Piezo pickups may not be common on bass guitars, but they can offer distinctive sounds. Piezo pickups recognize string vibration rather than magnetic fields created by metal coil pickups; however, in order for these pickups to function effectively they require a very specific preamp setup in order to operate successfully.

Coil size

Coil size is one of the key differences between bass and guitar pickups. Bass pickups tend to feature larger coils than their guitar counterparts, giving them greater power that enables them to pick up vibrations from strings more effectively, producing richer tones in return. Furthermore, this extra power gives bass pickups greater control over their sound output – most commonly seen with the humbucker bass guitar pickup type.

These dual-coil pickups are specifically designed to eliminate the hum and noise produced by single-coil guitar pickups, known as electromagnetic induction. These devices work by turning each string’s magnetic field into an electrical signal which is transmitted to an amplifier where it’s converted into sound by electromagnetic induction – this process also applies to bass guitar and guitar pickups.

Though it may be possible to use a bass pickup on a guitar, the results may not be as impressive due to its smaller coil and inability to pick up as many outer strings and therefore cause them to sound less powerful and clear. Furthermore, bass pickups require larger magnets in order to generate sufficient magnetic fields that create them.

Another difference between bass and guitar pickups lies in their pole pieces – steel screws that form magnet poles of a guitar pickup and which form six poles on a single-coil pickup, while most guitars only possess four strings and thus only require four pole pieces for magnet poles.

Bass pickups have become immensely popular due to their crisp sound. Perfect for fast-paced styles like funk and jazz music, bass pickups can be found both passive and active basses. To install one on an existing bass guitar, or as upgrades or modifications for one already existing, first remove your strings using string cutters or wire snips and unscrew both mounting screws on each side – once done so you’ll be ready to mount your pickup!


Bass and guitar pickups consist of various magnet types that have an immediate influence on tone and response, along with additional factors like string spacing and pole pieces which play an integral part in creating their sound. An electric guitar would likely feature more pole pieces and wider string spacing, because bass pickups require pole pieces positioned correctly to capture vibration from each string, otherwise sound would become uneven. Many innovations in bass pickup technology have also been introduced recently, such as optical pickups. Optical pickups use light to convert vibration of strings into electrical signals for pickups; though currently nonexistent on any bass pickup models they could become popular soon.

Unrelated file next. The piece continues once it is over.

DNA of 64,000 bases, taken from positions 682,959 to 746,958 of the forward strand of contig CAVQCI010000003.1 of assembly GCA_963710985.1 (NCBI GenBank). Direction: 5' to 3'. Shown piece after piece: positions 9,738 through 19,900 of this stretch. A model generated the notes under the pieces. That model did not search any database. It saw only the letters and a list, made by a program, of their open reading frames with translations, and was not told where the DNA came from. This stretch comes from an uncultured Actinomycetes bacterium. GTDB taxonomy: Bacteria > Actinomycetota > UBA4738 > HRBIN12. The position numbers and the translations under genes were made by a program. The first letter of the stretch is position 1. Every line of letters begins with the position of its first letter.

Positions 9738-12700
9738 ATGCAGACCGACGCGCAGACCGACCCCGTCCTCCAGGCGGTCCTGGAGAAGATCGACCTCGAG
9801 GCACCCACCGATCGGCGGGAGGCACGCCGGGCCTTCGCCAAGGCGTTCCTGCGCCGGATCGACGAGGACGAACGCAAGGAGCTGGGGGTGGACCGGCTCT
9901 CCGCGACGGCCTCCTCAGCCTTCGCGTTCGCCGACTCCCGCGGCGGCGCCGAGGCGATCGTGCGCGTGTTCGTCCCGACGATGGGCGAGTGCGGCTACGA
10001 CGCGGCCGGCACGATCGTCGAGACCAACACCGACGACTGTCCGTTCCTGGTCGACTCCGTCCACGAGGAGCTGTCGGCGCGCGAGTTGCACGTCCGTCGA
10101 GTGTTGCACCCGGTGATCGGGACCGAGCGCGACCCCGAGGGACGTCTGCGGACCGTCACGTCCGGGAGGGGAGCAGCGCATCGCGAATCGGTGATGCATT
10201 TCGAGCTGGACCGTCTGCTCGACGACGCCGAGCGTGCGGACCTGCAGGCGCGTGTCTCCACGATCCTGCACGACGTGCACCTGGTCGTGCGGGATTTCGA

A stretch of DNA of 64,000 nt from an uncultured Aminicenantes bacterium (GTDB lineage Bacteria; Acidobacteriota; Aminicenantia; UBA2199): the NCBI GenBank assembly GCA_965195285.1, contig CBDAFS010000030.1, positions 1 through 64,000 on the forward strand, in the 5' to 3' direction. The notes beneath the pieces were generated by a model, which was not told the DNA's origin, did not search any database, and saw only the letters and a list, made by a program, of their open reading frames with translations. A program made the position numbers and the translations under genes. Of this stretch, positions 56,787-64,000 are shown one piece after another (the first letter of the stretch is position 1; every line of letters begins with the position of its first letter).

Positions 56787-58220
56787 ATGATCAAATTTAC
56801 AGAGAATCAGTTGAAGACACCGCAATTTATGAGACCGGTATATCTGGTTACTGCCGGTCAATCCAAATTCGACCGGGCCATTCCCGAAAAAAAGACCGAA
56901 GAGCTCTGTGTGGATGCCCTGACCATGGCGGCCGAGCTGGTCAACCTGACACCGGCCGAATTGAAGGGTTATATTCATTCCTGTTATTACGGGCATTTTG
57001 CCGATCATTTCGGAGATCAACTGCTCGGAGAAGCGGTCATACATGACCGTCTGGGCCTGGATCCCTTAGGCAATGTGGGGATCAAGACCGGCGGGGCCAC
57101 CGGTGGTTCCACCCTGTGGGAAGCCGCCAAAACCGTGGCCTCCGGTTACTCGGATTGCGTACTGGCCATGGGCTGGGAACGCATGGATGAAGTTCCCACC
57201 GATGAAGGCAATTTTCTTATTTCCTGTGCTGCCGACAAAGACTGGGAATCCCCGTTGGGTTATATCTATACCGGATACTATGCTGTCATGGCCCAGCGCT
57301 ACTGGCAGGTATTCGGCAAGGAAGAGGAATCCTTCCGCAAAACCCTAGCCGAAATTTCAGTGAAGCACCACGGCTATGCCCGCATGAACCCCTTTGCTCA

A major distinction between bass and guitar pickups lies in their respective pole piece counts; bass pickups typically contain one or two per string while electric guitars have up to six. These pieces are located underneath each string to capture vibration, and ensure accurate detection. They also create fuller, richer sounds due to more even spacing of pole pieces on a guitar than those found in bass pickups; this prevents uneven output between strings.

There are various kinds of magnets used in bass and guitar pickups, each offering their own distinct sound. Alnico magnets are one of the most widely used options available. This material comes in various alloy forms like aluminum (Al), nickel (Ni) and cobalt (Co), which can be arranged into rod or bar shapes arranged around rod or bar bodies; additional output may be adjusted via screw adjusting which makes these an essential choice for some styles of guitars.

Ceramic magnets are slightly stronger than Alnico magnets and produce higher frequencies with sharper responses, making them popular with guitarists who utilize distortion. Humbucking pickups frequently employ ceramic magnets; however, due to their higher output levels they may sound hollow when used for clean tones.